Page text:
Church! Huh! What Is It Good For?

Absolutely Nothing?

In 1970, in the midst of the Vietnam war, Edwin Starr made the charts with a protest song: “War (What is it Good For?)”

“Absolutely nothing,” was the song’s answer.

Suppose we ask the question about church. For what is it good? Might the answer be the same? As we shall see, there are some surprising connections between war and church (or synagogue, mosque, temple, sangha, vihara – faith community in any form).

What Yency Said

For what is church good? In 2005, when we were living in El Paso, I asked Yency that question. Yency’s church is Pentecostal. He said church helps you feel better. You feel happy. You feel better with God, he said – which one might interpret as meaning better adjusted to life’s conditions. He said, “You don’t have to be all the time alone in your house.” Wise words.

What Religion is About

Religion is not about what you believe. Your religion is about three things:
  • How you live: the ethics and values that guide your action; 
  • Community: connection with others by and through sharing of practices and rituals;
  • Experience: the "direct experience of transcending mystery and wonder."
Faith communities are for bringing these three functions together, presenting and awakening them in such a way that each of those three functions reinforces the other two. As the old “Cheers” theme song said:
“Sometimes you wanna go where everybody knows your name,
And they're always glad you came.”

Or, as Starhawk said:
“Somewhere, there are people to whom we can speak with passion without having the words catch in our throats.
Somewhere a circle of hands will open to receive us,
eyes will light up as we enter,
voices will celebrate with us whenever we come into our power.”
We have a need for some way to come together so that “I” can become “we”; “me” can become “us.”

Getting Wired for Religion: Competition Fuels Cooperation

We are wired to have this need. Religion has always included stories that told us things like where we came from, what is our role in the universe – and why we get together with others to practice our religion. If we draw on evolution for our story, then we begin with the emergence of society itself among early primates.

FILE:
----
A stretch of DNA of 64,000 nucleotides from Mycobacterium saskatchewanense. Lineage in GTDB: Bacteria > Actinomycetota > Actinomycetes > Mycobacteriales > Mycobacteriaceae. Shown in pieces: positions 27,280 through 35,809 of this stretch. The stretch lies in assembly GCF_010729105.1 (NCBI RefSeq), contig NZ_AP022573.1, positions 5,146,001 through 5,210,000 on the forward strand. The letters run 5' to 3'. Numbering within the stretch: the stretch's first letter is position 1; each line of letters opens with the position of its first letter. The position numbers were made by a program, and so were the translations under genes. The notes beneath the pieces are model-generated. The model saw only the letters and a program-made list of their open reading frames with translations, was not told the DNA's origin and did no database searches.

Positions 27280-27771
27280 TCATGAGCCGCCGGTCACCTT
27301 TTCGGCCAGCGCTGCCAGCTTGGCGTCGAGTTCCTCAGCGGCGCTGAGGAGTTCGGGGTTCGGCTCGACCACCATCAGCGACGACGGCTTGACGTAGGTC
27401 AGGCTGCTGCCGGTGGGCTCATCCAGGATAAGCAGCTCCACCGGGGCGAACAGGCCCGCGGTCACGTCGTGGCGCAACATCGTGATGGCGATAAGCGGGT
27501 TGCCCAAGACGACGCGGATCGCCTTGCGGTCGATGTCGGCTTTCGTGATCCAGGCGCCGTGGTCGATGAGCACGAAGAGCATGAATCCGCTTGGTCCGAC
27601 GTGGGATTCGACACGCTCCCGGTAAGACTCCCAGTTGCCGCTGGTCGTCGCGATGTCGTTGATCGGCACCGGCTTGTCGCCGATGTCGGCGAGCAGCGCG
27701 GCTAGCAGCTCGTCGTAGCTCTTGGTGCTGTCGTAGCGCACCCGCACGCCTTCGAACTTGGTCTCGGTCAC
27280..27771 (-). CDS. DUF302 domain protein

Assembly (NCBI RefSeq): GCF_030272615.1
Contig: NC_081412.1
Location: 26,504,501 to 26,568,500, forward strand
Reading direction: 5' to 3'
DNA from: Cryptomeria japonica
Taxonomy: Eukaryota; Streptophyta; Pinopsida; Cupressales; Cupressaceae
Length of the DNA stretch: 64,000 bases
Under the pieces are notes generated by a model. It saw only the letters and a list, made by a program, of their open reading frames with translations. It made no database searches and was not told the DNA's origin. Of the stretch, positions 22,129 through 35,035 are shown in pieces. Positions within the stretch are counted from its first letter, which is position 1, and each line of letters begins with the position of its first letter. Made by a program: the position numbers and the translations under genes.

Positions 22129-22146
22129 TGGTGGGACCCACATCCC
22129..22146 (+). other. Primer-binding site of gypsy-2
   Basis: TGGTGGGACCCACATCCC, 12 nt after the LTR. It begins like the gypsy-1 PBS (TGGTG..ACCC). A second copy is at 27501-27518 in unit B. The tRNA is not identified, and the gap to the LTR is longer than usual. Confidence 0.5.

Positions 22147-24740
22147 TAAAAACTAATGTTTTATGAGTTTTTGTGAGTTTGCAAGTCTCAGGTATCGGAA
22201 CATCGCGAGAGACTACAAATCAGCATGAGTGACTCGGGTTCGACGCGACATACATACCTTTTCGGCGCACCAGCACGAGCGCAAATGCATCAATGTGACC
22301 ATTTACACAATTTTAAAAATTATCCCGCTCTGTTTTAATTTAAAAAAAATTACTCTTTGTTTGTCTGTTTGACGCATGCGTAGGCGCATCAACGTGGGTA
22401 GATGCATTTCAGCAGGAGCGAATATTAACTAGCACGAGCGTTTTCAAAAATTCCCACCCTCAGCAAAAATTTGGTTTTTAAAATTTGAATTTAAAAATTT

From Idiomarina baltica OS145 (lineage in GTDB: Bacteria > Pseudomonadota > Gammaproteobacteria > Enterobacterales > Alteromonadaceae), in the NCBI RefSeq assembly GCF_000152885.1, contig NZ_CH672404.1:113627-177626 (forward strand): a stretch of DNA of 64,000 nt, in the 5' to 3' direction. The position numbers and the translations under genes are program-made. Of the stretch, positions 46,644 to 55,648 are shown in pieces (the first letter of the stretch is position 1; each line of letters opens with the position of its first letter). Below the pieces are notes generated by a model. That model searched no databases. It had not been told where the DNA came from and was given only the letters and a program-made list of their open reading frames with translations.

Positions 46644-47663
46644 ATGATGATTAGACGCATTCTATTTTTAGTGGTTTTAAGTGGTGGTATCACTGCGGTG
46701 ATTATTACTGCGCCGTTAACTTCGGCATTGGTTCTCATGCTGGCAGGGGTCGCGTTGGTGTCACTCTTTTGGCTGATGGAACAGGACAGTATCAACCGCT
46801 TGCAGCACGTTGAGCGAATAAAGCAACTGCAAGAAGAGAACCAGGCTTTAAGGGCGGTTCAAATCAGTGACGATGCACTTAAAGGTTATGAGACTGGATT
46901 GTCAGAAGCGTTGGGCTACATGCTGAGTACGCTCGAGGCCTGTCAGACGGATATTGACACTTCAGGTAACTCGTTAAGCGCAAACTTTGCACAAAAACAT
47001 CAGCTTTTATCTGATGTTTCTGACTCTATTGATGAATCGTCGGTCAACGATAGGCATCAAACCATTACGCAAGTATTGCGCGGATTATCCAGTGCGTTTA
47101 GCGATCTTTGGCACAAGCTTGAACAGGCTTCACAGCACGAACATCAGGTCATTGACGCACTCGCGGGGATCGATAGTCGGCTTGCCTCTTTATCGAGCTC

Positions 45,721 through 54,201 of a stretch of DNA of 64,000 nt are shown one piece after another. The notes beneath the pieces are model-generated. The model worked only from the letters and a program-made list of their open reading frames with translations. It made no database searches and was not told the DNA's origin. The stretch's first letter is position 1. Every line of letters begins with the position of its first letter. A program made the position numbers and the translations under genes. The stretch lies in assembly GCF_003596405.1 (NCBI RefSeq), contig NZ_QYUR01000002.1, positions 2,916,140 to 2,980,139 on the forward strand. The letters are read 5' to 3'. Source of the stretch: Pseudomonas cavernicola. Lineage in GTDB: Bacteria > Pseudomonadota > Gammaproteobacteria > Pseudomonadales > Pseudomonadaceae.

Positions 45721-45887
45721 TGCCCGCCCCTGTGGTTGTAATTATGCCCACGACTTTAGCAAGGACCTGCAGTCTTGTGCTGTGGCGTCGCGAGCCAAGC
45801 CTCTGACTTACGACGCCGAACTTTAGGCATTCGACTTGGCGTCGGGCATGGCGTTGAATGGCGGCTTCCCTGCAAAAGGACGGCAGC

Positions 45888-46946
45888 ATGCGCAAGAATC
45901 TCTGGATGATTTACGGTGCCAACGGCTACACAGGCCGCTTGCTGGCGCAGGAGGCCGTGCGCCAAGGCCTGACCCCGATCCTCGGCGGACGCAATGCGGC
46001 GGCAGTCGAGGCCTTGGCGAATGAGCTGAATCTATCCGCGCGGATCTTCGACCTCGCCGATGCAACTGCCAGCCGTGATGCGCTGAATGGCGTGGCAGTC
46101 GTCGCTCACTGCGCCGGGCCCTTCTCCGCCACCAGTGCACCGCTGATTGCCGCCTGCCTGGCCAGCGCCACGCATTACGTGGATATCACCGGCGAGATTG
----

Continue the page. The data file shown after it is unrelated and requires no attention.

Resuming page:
The process begins with reciprocal altruism. My survival chances were enhanced if I did favors for associates who would later do favors for me – although, if I went too far, allowed myself to be taken advantage of by doing favors for associates who would never reciprocate, then my survival odds diminished. In order for a reciprocity system to work, we had to have brains
“capable of carefully tracking the behavior of the other organisms with which [we] interact.” (William Irons, “Why Are Humans Religious? An Inquiry into the Evolutionary Origin of Religion.” Currents in Theology and Mission 28: 3-4, 2001, 359)
The selective pressure to develop cooperation networks was made much, much greater than it otherwise would have been by competition between groups. It may seem paradoxical, but competition fuels cooperation. Individuals had to cooperate to form a group that could out-compete other groups. Bands of primates, generally males, competed violently with other bands for food, for territory, for access to females. We see that going on in chimps today – and on campuses. This group-group competition, as Richard Alexander has detailed in The Biology of Moral Systems, was a powerful force driving us toward formation of larger and better-united groups.

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This is part 1 of 5 of "Ecclesiology: What Is Church Good For?"
Next: Part 2: "Gossip, Agency, and the Lesson of Communes"

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